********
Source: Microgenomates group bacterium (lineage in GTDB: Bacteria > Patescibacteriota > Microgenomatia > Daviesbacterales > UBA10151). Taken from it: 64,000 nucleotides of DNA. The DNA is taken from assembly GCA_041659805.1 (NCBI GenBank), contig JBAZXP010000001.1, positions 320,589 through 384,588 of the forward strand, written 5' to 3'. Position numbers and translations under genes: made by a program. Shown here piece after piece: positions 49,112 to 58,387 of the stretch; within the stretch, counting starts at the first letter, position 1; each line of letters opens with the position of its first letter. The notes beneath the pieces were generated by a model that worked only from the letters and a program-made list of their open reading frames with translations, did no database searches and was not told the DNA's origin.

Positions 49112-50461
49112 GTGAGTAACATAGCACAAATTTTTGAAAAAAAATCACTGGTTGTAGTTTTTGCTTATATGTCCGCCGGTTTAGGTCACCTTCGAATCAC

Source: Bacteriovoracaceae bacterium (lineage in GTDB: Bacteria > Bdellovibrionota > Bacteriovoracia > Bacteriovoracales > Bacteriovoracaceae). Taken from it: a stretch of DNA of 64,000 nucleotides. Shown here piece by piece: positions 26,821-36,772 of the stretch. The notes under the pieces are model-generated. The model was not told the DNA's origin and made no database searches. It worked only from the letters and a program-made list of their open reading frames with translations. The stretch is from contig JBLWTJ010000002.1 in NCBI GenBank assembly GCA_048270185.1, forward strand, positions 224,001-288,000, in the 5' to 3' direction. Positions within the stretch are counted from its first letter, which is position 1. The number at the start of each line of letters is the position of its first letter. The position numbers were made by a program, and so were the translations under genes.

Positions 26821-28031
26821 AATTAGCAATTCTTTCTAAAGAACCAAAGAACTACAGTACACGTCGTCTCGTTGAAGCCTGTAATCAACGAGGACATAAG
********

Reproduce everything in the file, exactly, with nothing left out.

Source: Microgenomates group bacterium (lineage in GTDB: Bacteria > Patescibacteriota > Microgenomatia > Daviesbacterales > UBA10151). Taken from it: 64,000 nucleotides of DNA. The DNA is taken from assembly GCA_041659805.1 (NCBI GenBank), contig JBAZXP010000001.1, positions 320,589 through 384,588 of the forward strand, written 5' to 3'. Position numbers and translations under genes: made by a program. Shown here piece after piece: positions 49,112 to 58,387 of the stretch; within the stretch, counting starts at the first letter, position 1; each line of letters opens with the position of its first letter. The notes beneath the pieces were generated by a model that worked only from the letters and a program-made list of their open reading frames with translations, did no database searches and was not told the DNA's origin.

Positions 49112-50461
49112 GTGAGTAACATAGCACAAATTTTTGAAAAAAAATCACTGGTTGTAGTTTTTGCTTATATGTCCGCCGGTTTAGGTCACCTTCGAATCAC

Source: Bacteriovoracaceae bacterium (lineage in GTDB: Bacteria > Bdellovibrionota > Bacteriovoracia > Bacteriovoracales > Bacteriovoracaceae). Taken from it: a stretch of DNA of 64,000 nucleotides. Shown here piece by piece: positions 26,821-36,772 of the stretch. The notes under the pieces are model-generated. The model was not told the DNA's origin and made no database searches. It worked only from the letters and a program-made list of their open reading frames with translations. The stretch is from contig JBLWTJ010000002.1 in NCBI GenBank assembly GCA_048270185.1, forward strand, positions 224,001-288,000, in the 5' to 3' direction. Positions within the stretch are counted from its first letter, which is position 1. The number at the start of each line of letters is the position of its first letter. The position numbers were made by a program, and so were the translations under genes.

Positions 26821-28031
26821 AATTAGCAATTCTTTCTAAAGAACCAAAGAACTACAGTACACGTCGTCTCGTTGAAGCCTGTAATCAACGAGGACATAAG